The water and fuel are mixed within the pump 16 in a mixing chamber 51 and the mixture exits the pump 16 at output 52. A fuel line and a fuel and water mixture line are each connected to the output 52 and converge at a solenoid shutoff valve 62. The fuel line includes a solenoid shutoff valve 54 and a check valve 58, and the fuel and water mixture line contains a solenoid shutoff valve 56 and a check valve 60. The check valves 58 and 60 ensure that the mixture from the engine 22 is not permitted to flow back into the fuel only line 54 or the fuel and water line 56. The solenoid shutoff valve 54 is closed when the water is mixed with the fuel to permit the mixture to flow through the fuel and water mixture line only. Conversely, the solenoid shutoff valve 56 is closed and the solenoid shutoff valve 54 is opened when no water is mixed with the fuel so that fuel only flows through the fuel line.
In operation, a main controller 64 is electrically connected to the water metering valve 32, the water flow meter 30, the fuel flow meter 42 and a motor controller 66, which commands a motor 68 driving the mixing pump 16. The controller 64 determines the desired ratio of water to fuel and the desired total volume of water and fuel for the engine 22. For special conditions such as engine startup and rapid load dumps, no water is mixed with the fuel. Under these conditions, the controller 64 commands the water metering valve 32 to a closed position so that only fuel flows through the pump 16. While the water metering valve 32 is shown arranged in the water supply line, the metering valve may alternately be arranged in the fuel supply line. However, it is desirable to arrange the water metering valve 32 in the water supply line so that the ratio of water and fuel may be controlled with a single metering valve. The controller 64 commands the motor controller 66, which in turn commands the speed of the motor 68 and pump 16 to obtain the desired total volume of water and fuel. The controller 64 and motor controller 66 may be combined together or with any number of additional controllers if desired.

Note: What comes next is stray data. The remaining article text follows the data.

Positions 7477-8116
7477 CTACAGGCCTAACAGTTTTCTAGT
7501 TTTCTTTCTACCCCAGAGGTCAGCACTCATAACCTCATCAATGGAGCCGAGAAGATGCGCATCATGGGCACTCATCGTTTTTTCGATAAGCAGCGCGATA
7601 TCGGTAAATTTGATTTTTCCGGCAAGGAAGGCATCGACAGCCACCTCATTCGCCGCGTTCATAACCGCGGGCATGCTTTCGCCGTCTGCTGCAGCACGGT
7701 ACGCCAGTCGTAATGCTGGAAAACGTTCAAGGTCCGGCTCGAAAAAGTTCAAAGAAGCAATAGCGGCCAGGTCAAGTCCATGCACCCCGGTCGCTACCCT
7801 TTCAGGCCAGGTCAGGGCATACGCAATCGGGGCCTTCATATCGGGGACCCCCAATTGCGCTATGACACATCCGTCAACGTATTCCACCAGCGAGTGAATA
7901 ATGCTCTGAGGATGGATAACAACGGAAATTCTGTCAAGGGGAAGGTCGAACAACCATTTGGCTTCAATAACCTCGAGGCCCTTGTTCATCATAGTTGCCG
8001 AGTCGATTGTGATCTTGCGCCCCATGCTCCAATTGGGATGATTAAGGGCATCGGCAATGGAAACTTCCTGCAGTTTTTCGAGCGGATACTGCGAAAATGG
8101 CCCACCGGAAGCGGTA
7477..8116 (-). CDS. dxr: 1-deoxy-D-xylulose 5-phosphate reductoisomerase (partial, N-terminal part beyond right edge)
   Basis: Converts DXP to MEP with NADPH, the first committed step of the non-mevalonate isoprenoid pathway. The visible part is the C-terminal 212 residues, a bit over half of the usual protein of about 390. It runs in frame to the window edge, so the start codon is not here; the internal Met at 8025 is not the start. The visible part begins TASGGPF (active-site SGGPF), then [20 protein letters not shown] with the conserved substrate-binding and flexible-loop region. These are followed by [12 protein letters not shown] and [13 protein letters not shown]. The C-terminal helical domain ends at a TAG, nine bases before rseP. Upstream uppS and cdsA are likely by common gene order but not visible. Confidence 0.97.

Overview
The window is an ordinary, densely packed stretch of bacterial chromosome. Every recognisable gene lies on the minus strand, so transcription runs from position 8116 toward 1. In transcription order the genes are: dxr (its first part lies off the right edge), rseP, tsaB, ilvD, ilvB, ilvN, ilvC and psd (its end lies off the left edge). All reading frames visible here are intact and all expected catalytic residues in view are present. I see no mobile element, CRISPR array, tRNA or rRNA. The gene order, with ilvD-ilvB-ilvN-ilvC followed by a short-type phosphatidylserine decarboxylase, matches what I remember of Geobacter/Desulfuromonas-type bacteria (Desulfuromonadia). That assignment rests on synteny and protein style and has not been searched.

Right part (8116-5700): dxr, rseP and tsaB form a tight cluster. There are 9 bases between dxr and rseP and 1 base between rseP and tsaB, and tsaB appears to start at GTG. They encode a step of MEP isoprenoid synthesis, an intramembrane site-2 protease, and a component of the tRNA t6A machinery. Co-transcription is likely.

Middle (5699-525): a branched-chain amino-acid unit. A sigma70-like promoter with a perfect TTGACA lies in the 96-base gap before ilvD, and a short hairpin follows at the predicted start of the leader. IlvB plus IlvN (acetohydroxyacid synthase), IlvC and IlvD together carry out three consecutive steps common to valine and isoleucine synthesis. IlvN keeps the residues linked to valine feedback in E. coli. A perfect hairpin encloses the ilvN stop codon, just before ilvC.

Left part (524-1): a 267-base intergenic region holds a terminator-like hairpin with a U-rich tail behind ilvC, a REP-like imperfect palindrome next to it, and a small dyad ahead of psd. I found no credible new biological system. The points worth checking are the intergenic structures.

Instead of using the metering valve shown in
The invention has been described in an illustrative manner, and it is to be understood that the terminology that has been used is intended to be in the nature of words of description rather than of limitation. Obviously, many modifications and variations of the present invention are possible in light of the above teachings. It is, therefore, to be understood that within the scope of the appended claims the invention may be practiced otherwise than as specifically described.
|Cited Patent||Filing date||Publication date||Applicant||Title|
|US3167913 *||Apr 2, 1963||Feb 2, 1965||Maschf Augsburg Nuernberg Ag||Continuous flow combustion cycle|